So much had been said and written about their rise through the leagues, their ambitious young manager, their connection with the community, and their gregarious, local-guy-made-good chairman that talk about the team and their prospects in their maiden Clydesdale Bank Premier League campaign had seemed almost secondary. On Saturday against Motherwell they showed they can play a bit as well.
County are an unglamorous team with no obvious superstar but manager Derek Adams has put together a group who seem more than capable of holding their own in the top league. He has recruited shrewdly, often offering a second chance to players overlooked by other clubs, and instilled a philosophy that puts the needs of the collective before individuals.
Teamwork was evident in spades against Motherwell, the likes of Ross Tokely and Grant Munro throwing themselves into blocks and challenges to preserve their side's clean sheet.
It is foolish to extrapolate on the basis of one result – Dunfermline Athletic also drew their first game of last season 0-0 at home and were still relegated – but against the third best team in the country last season, County looked assured in possession, confident going forward and dominant in defence.
They did not create a lot of chances – their best opportunity came from a set play – and may struggle for goals, but should they continue to be as hard to break down then they will surely keep on accumulating points. After all, it was Dunfermline's porous defence, rather than a lack of goals, that was the biggest factor in their relegation.
There is a quiet confidence among the County group, however, that avoiding the drop need not be the extent of their ambitions.
"The aim is to stay up, of course, and if we are winning more games than we are losing then that will be brilliant," said Iain Vigurs, the County midfielder, one of five former Inverness Caledonian Thistle players to start. "We need to be realistic but we have a really good side. We need to be a stuffy team to beat while creating chances.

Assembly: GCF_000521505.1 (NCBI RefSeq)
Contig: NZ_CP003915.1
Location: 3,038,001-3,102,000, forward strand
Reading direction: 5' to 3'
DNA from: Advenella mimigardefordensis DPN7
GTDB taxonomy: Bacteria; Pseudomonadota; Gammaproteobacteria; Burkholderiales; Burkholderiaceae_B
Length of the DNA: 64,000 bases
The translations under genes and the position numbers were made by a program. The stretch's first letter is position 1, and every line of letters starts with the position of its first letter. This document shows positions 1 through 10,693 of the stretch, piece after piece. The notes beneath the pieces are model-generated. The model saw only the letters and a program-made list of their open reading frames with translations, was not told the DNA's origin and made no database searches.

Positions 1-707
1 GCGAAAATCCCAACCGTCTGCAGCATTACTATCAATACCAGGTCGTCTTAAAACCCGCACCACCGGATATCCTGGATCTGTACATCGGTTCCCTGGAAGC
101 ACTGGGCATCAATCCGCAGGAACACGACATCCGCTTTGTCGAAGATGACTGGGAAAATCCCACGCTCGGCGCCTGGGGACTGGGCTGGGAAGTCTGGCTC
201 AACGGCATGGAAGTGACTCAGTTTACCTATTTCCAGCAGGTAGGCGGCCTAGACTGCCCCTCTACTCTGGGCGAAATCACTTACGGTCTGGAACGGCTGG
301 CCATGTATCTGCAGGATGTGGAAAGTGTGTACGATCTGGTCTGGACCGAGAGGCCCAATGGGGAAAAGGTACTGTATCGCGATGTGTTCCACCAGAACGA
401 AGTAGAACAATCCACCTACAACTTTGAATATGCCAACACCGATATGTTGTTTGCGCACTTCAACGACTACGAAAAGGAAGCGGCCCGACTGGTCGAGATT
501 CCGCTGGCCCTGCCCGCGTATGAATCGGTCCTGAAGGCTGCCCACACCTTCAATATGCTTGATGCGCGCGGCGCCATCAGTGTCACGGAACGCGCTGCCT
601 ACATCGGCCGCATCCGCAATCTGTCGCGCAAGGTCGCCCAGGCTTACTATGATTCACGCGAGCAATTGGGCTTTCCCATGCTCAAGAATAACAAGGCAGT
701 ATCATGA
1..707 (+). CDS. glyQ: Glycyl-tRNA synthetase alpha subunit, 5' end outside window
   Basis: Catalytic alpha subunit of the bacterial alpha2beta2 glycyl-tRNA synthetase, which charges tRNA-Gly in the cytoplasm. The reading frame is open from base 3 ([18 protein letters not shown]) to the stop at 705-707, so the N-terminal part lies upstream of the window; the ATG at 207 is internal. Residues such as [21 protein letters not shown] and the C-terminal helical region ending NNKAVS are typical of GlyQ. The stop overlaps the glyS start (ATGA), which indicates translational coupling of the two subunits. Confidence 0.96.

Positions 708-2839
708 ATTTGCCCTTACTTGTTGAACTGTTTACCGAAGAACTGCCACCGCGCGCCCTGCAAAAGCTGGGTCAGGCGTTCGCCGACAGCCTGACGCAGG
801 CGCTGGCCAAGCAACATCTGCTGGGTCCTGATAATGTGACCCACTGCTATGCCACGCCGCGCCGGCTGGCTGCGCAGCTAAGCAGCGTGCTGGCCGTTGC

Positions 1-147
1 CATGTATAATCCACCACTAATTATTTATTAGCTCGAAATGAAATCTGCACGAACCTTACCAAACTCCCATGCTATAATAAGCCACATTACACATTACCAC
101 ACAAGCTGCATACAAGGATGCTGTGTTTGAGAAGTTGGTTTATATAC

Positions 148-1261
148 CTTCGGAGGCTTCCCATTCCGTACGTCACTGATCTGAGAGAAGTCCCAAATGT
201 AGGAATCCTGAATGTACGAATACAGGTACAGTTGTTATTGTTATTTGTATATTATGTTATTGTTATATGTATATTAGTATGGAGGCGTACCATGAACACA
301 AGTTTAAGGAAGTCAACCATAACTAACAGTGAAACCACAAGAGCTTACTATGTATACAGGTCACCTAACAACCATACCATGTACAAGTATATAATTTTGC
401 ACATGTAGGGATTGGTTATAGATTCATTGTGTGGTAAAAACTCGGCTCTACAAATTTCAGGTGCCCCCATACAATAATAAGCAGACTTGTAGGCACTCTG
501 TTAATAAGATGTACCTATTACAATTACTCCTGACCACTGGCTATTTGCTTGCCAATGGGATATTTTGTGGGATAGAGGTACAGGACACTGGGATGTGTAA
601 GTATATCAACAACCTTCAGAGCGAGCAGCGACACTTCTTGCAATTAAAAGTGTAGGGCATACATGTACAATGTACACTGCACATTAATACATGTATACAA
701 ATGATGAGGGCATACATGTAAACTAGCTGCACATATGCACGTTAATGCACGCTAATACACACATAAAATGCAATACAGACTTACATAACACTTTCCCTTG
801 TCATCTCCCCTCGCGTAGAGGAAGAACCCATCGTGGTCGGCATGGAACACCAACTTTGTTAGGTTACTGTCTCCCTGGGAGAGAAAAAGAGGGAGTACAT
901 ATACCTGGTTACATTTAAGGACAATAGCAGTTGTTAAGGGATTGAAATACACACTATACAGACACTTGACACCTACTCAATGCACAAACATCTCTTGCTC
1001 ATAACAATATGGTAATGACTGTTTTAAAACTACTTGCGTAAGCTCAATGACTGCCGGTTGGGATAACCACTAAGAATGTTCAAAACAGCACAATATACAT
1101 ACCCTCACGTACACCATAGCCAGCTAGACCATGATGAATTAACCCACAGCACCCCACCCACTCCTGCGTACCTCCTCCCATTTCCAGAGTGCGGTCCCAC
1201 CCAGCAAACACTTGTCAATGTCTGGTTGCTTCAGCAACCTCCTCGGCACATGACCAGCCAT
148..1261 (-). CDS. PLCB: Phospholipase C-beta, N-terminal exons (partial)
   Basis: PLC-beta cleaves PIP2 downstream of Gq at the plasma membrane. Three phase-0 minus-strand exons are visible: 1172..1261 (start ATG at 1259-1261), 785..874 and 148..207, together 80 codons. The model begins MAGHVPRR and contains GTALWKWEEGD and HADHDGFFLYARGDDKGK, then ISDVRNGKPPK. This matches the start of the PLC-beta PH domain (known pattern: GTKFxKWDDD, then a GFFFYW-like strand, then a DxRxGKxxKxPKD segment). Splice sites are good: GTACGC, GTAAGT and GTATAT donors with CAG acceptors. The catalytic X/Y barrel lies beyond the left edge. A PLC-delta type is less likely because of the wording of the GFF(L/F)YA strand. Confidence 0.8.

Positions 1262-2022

"This was a start. I think both teams were a bit rusty after pre-season and the sharpness is still to come. I think the boys will now be a little bit more confident with that first one out of the way and a point on the board."
Vigurs has been with County since 2009 and is well aware of the club's remarkable back story, climbing from the Highland League to the Premier League in 18 years.
"It's brilliant to see what the club has become," he added. "There have been massive strides in the time I've been here. There is a lovely stadium and the pitch is magnificent. It was a good experience and hopefully there are more to come.
"Sometimes you need to pinch yourself when you think of where Ross County are now. But the boys are taking it in their stride. We are going to enjoy this season."
This was a difficult fixture for Motherwell ahead of their Champions League return match against Panathinaikos on Wednesday night. Perhaps drained by their exertions in the first leg against the Greeks, they struggled to get into any real rhythm.
As they look to reprise their strong start from last season, an opening-day away draw would seem a decent result but striker Michael Higdon, who missed their best chance just before half-time, cut a discontented figure.
"I think it is two points dropped really," said the Englishman. "We should be beating Ross County when you look at the way we played last season.
"We want to do as well as we did last year. It is going to be hard but I think with Rangers not being in the league you have to really strive to get to the top end of the SPL."